The four sides

These are me, plus three fictitious players drawn from observing my friends and their respective quirks and play styles.

  • The writer: 5 Colors is the kind of simple, elegant card game design it’s hard to believe hasn’t been done before. It plays super fast and is simple to teach, putting it in that perfect filler category. It definitely plays better with more players, where you start to get the feeling of little alliances forming on hands (especially if you’re trying to score ones). It works with two, but I’d probably pick something else.
  • The thinker: There’s little to no depth here, as there’s no control or long-term strategy at all. In fairness, ‘long term’ is a hard stick to use on a 15-minute game but you know what I mean – you’re trying to rely on others to do the right thing, but they may not be able to even if they want to depending on the card draw. That said, getting this much out of such simple rules is an impressive achievement.
  • The trasher: I enjoyed 5 Colors because it sets up and plays super-fast, but still lets you get into the other players’ heads! Saving up and scoring ones is a fun side line, especially if someone throws a valuable six into the mix and you take it down with your weakest cards lol. It’s just a shame the hand size is so small, as sometimes you simply have no cards that will affect play.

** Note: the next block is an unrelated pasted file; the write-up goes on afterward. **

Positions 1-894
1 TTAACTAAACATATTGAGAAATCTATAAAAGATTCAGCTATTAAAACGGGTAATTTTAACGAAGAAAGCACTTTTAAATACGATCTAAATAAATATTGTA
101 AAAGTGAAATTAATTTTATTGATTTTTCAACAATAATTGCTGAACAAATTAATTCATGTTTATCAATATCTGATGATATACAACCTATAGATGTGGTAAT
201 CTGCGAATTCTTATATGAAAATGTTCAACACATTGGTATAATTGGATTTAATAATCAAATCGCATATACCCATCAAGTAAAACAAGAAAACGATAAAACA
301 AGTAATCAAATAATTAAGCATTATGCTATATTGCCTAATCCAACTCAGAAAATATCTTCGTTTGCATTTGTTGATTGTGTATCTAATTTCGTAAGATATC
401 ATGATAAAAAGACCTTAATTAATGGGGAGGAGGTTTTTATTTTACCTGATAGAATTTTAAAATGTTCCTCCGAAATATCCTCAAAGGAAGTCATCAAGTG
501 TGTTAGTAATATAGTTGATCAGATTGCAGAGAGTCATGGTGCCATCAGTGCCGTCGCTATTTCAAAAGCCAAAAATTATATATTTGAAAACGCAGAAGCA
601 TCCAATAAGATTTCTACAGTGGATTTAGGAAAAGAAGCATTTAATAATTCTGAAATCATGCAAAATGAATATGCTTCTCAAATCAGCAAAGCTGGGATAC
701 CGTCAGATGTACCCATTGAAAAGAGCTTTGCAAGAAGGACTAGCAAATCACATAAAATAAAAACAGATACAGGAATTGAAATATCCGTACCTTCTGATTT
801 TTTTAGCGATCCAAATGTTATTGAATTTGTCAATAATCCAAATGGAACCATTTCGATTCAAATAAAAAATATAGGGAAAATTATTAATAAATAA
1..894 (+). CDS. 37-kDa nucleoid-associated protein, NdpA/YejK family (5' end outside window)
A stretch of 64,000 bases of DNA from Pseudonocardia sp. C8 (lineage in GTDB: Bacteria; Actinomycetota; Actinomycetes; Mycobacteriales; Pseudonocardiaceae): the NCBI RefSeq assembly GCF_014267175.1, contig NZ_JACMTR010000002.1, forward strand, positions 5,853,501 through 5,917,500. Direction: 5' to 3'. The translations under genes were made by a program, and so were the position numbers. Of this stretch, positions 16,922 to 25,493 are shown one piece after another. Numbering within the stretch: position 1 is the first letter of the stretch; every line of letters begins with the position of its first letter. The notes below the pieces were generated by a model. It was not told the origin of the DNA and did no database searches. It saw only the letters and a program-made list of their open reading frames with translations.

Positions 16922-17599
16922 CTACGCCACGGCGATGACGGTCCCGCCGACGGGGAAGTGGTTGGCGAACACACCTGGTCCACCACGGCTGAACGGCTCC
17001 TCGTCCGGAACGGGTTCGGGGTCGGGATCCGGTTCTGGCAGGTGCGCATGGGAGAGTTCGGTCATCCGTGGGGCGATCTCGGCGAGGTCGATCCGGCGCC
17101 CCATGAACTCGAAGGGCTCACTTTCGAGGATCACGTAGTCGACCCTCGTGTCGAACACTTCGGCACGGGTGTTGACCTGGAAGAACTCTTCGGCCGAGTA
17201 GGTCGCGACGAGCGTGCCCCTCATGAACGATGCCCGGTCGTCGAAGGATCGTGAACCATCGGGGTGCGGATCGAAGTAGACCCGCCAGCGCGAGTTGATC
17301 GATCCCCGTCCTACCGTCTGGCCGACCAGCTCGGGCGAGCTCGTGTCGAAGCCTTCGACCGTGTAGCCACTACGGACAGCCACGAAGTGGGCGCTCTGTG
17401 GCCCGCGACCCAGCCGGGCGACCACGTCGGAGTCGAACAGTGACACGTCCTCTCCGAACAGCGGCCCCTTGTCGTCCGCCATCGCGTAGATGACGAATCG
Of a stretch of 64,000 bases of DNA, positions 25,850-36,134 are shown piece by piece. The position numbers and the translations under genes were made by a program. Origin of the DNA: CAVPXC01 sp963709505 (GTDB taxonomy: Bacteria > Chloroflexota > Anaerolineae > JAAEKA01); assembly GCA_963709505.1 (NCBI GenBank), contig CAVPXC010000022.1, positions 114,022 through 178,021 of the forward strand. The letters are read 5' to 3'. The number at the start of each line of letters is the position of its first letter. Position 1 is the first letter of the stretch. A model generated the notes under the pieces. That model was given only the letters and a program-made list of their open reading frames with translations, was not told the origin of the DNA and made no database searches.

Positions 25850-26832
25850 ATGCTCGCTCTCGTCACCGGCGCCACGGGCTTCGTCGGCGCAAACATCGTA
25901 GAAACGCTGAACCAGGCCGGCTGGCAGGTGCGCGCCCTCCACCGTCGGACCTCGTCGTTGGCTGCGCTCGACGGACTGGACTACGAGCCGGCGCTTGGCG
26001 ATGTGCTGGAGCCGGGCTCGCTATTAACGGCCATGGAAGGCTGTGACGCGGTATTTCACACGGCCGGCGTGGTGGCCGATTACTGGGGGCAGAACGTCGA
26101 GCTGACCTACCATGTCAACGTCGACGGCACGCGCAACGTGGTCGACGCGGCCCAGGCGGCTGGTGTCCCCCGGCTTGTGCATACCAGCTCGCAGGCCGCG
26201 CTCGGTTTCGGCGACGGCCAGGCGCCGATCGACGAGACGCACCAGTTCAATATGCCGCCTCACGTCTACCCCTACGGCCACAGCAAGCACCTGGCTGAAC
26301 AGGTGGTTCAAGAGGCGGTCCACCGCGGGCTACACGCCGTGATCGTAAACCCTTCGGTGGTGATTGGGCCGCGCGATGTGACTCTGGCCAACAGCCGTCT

• The dabbler: I enjoyed this! The game is very light-hearted and sometimes it doesn’t matter what you lay, but it’s still fun to play – I love the ‘greed is bad’ mentality lol. The only real downside is that it’s a pain to remember the ‘burst’ and ‘ones’ number, depending on player count – why no little crib card in the box? Also, the cards are a bit bland. They’re OK, but with Japan producing some really beautiful artwork for its games they could really have made this pop.

Conclusion

5 Colors won’t be for everyone; there’s plenty of luck of the draw here and I don’t think a better player is going to win most of the time. But this is a really solid little filler game that would be worthy of most collections – and will definitely be staying in mine.

Importantly it is the kind of filler game that encourages engagement; players will talk about hands, collectively count to see if things bust, and loudly bemoan their luck – making it a great pub game, or one to start the evening on the right foot.

Unfortunately Japon Brand games can be notoriously hard to come by, but this has been somewhat eased in recent years as the publisher has become recognised as a serious spotter of some high quality games. Hopefully 5 Colors will see European and US distribution, as it is clearly one of its best efforts of 2018.

* I’d like to thank Japon Brand for providing a copy of the game for review. Arigatou!